This article fills this gap by providing an overview of the way in which this literature has engaged with trust as a conceptual lens, analytical device and empirical phenomenon.

Through an explorative systematic literature review  of N = 200, mainly peer-reviewed journal articles, the authors’ findings reveal that the knowledge base on the role of trust in water governance is fragmented, poorly conceptualized, and contextually dispersed. They also observe that the role of trust is often understudied, especially in the context of the global south and with regard to ethnic minorities and indigenous people as the subjects of trust.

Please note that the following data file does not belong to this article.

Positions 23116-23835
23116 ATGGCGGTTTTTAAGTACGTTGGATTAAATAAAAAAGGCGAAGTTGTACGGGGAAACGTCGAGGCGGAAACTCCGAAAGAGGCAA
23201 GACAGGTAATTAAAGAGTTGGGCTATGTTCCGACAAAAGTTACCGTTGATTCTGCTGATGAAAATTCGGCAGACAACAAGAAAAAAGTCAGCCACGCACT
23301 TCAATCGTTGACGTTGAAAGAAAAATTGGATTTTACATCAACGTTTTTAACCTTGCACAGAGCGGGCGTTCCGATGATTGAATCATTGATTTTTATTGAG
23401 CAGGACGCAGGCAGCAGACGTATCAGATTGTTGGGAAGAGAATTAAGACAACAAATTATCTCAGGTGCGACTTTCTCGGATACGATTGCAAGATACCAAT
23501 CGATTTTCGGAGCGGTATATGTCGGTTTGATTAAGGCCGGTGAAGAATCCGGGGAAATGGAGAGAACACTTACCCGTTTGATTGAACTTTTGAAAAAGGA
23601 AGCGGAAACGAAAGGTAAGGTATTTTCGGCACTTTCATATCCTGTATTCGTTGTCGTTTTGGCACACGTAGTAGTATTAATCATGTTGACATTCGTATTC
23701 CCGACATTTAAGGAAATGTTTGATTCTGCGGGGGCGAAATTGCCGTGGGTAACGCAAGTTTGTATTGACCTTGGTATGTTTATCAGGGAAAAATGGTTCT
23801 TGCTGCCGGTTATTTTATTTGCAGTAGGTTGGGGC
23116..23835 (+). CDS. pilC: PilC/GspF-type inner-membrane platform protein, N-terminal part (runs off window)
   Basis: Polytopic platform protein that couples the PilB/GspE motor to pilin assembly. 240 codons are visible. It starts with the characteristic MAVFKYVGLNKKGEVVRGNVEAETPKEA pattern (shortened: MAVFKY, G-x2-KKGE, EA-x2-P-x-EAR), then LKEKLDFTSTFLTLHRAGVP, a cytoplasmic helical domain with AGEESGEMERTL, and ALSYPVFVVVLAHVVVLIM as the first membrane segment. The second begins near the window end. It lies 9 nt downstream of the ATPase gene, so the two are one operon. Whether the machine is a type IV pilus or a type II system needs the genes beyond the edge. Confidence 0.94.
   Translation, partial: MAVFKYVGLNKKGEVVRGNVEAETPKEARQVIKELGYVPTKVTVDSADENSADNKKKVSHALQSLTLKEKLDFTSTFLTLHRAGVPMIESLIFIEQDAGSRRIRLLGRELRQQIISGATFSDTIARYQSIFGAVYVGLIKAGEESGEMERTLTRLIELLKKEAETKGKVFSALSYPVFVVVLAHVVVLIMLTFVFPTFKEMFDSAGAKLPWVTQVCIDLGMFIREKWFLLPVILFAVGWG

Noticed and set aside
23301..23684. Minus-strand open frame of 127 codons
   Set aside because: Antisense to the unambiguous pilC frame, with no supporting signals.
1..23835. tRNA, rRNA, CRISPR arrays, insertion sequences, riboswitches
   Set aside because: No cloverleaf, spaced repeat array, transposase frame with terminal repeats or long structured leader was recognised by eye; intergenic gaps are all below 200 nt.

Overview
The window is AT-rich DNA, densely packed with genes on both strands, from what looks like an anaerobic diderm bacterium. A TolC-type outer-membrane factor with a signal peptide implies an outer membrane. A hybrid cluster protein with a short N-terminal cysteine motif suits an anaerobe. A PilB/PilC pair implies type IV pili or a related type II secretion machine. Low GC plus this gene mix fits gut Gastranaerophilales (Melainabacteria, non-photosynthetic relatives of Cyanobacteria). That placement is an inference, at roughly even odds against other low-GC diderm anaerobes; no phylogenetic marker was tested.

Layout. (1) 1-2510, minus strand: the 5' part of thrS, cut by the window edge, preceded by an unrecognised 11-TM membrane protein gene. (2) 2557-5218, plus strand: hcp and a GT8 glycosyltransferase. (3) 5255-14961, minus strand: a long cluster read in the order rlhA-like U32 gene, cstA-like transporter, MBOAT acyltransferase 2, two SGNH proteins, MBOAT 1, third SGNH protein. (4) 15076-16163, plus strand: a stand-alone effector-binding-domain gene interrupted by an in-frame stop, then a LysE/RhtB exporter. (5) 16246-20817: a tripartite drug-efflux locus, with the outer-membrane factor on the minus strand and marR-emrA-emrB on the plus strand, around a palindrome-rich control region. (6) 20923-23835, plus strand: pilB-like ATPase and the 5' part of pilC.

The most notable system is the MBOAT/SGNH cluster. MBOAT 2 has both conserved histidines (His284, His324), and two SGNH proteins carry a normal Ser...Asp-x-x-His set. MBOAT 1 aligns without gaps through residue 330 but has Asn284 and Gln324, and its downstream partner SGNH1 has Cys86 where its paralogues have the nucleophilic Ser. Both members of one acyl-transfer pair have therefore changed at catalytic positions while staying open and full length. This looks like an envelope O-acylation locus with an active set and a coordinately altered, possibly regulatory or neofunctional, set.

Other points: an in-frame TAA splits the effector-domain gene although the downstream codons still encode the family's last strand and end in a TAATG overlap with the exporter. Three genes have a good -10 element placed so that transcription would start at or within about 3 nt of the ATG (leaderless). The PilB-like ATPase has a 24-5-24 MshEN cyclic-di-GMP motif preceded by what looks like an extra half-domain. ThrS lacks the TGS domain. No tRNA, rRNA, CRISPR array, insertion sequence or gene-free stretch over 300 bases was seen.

The authors recommend that future research should build on solid empirical evidence, diversify its foci, go beyond an instrumental approach to trust and rely on clear and transparent conceptualizations that acknowledge the context-specific and dynamic nature of trust relationships. The results of this review should serve to better systemize future research and to further the understanding on the role(s) of trust in varying contexts and related to different water governance issues.